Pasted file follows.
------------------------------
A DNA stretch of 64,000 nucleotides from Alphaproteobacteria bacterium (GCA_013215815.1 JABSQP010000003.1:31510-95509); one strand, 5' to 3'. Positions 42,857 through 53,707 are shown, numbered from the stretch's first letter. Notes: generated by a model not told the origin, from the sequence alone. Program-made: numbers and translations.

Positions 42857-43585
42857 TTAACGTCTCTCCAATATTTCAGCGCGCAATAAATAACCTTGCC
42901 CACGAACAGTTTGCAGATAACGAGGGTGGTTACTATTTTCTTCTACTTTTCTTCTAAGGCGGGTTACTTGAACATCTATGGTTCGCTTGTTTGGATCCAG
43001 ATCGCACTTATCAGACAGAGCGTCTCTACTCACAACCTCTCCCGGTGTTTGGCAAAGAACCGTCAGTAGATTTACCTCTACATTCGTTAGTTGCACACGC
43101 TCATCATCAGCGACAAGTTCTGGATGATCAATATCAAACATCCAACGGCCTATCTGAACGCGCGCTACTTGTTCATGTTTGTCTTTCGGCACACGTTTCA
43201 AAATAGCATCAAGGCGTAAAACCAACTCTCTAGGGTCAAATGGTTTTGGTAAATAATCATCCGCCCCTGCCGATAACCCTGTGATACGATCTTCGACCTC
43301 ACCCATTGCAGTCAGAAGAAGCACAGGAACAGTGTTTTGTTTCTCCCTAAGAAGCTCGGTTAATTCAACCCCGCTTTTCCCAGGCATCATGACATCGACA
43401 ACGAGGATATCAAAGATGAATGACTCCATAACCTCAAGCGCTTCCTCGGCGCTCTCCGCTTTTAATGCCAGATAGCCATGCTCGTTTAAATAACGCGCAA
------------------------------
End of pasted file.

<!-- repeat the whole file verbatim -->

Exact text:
A DNA stretch of 64,000 nucleotides from Alphaproteobacteria bacterium (GCA_013215815.1 JABSQP010000003.1:31510-95509); one strand, 5' to 3'. Positions 42,857 through 53,707 are shown, numbered from the stretch's first letter. Notes: generated by a model not told the origin, from the sequence alone. Program-made: numbers and translations.

Positions 42857-43585
42857 TTAACGTCTCTCCAATATTTCAGCGCGCAATAAATAACCTTGCC
42901 CACGAACAGTTTGCAGATAACGAGGGTGGTTACTATTTTCTTCTACTTTTCTTCTAAGGCGGGTTACTTGAACATCTATGGTTCGCTTGTTTGGATCCAG
43001 ATCGCACTTATCAGACAGAGCGTCTCTACTCACAACCTCTCCCGGTGTTTGGCAAAGAACCGTCAGTAGATTTACCTCTACATTCGTTAGTTGCACACGC
43101 TCATCATCAGCGACAAGTTCTGGATGATCAATATCAAACATCCAACGGCCTATCTGAACGCGCGCTACTTGTTCATGTTTGTCTTTCGGCACACGTTTCA
43201 AAATAGCATCAAGGCGTAAAACCAACTCTCTAGGGTCAAATGGTTTTGGTAAATAATCATCCGCCCCTGCCGATAACCCTGTGATACGATCTTCGACCTC
43301 ACCCATTGCAGTCAGAAGAAGCACAGGAACAGTGTTTTGTTTCTCCCTAAGAAGCTCGGTTAATTCAACCCCGCTTTTCCCAGGCATCATGACATCGACA
43401 ACGAGGATATCAAAGATGAATGACTCCATAACCTCAAGCGCTTCCTCGGCGCTCTCCGCTTTTAATGCCAGATAGCCATGCTCGTTTAAATAACGCGCAA